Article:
Crime and Punishment
"Justice, only justice shall you pursue" -- Deut. 16:20
There is a humorous story about the person who killed his parents. Then he begged for mercy on the grounds that he was an orphan. This little tale raises the essential questions of the purpose and application of justice.
What is the purpose of justice? Is it for the well-being of the community? Or, is it for the well-being of the individual? If it is for the community, then it should provide the greatest protection for the community. If it is for the individual, then it should seek the greatest compassion for the accused.
In previous posts, we have examined the role of the individual. However, we discovered that, in order to maintain the principles of balance and connection, the individual must be viewed in terms of his/her interaction with others. The balanced, or responsible, person must have self-respect and respect for others. Cain's lack of respect led to the death of Abel. Then, responsibility ensures the well-being of each individual.
In a society, each person is connected to the other members. Then each person's action can threaten the well-being and safety of the community. The metaphysical principle of connection implies that if one person violates the social contract, the entire community will suffer from the consequences. Then the goal of justice is to restore the well-being and safety of the entire society. Furthermore, the success of any justice system can be measure by the outcomes it produces.
In the Bible, the Sinai Covenant is the social contract. Any violation of the social contract is an offense against the entire society. Then it is the responsibility of the community to respond. That response must reflect the principal of balance. In this case, the balance must be between strict judgment and compassion. The community must measure the degree of the threat. Then it must determine the appropriate reaction to a specific individual's action. That reaction must require restitution from the offender that will restore balance to the society.
Justice requires balance between strict judgment and compassion. Either, carried to an extreme, can produce an evil outcome. Strict judgment taken to the extreme becomes vengeance. Vengeance breeds more vengeance. Compassion taken to the extreme encourages repetition of the offence. In either case, balance cannot be restored. This explains why the balance scales have been the symbol of justice since ancient Egypt.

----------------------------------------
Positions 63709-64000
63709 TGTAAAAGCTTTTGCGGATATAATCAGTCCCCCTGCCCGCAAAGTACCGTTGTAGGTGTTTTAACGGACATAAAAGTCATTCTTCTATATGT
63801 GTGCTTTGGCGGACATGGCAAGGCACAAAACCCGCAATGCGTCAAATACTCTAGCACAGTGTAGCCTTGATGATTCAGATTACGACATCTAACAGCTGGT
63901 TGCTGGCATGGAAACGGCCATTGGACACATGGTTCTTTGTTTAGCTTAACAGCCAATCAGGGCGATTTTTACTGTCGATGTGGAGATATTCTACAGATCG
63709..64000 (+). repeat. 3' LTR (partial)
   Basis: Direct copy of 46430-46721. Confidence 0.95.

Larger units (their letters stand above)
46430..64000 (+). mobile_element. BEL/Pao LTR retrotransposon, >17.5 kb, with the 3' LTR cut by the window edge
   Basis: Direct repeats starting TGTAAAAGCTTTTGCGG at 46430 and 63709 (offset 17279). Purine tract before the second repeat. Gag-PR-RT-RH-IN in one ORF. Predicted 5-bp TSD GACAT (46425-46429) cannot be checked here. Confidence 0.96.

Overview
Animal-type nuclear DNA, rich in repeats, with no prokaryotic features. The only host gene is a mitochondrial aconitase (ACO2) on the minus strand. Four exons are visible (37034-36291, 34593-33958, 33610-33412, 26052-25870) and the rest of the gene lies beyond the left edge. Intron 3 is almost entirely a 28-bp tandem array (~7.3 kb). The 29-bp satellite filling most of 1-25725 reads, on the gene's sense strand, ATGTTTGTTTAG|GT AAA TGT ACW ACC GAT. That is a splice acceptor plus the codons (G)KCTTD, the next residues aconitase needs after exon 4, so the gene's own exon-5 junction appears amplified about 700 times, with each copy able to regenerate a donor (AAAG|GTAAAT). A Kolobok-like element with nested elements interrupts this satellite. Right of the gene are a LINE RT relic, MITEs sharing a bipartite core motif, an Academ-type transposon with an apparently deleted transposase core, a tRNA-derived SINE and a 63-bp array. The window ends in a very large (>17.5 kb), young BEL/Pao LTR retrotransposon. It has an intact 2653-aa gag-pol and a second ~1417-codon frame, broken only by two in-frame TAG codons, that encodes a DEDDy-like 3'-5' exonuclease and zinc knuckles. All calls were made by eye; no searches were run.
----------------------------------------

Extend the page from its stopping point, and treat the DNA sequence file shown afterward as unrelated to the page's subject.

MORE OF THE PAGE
Within this context, how must a just society deal with those who choose to violate the contract? One way is restitution another is removal. For example, if the offense was stealing, then the offender must restore the stolen object to its owner and pay a penalty for any loss incurred because of the absence of the stolen property. If the object is no longer available, then the offender must pay for the total loss or provide services to the owner that represents the value of the loss. It is important to recognize that restitution must go to the victim. The balance of the community is achieved through the restoration of balance between the parties involved.
If the crime was murder, there is no way to restore the victim to the society. In that case, the only restitution available is the life of the offender. The sixth commandment correctly reads, "Don't murder". It does not say don't kill. It recognizes that there are times that killing is unintended or justifiable.
Now, let's return to the case of the "orphaned" offender. The matter must focus on the protection of the society. Clearly, in this case, his status of "orphan" is irrelevant. He was the means that led to his being "orphaned". The only relevant issue is will the safety of the community be restored after his case is adjudicated. If he murdered because he wanted to turn a video game into reality, then he will likely continue to be a threat to society. He must then be removed from society.
On the other hand, what if his parents had become an immediate threat to his life and he saw no other way out? The balance might be restored in a way that will benefit the community. For example, with proper supervision and training he might commit his life to assisting others in a similar situation to find another way out. Notice, in this scenario he still must make restitution with his life by benefitting the society (strict judgment). At the same time, he is given the opportunity to live (compassion).
True justice is the highest form of respect for all people in a society. Those who choose to keep their contract are respected for who they are - contributors to the community. And, those who choose to violate their contract are respected for who they are - threats to the community.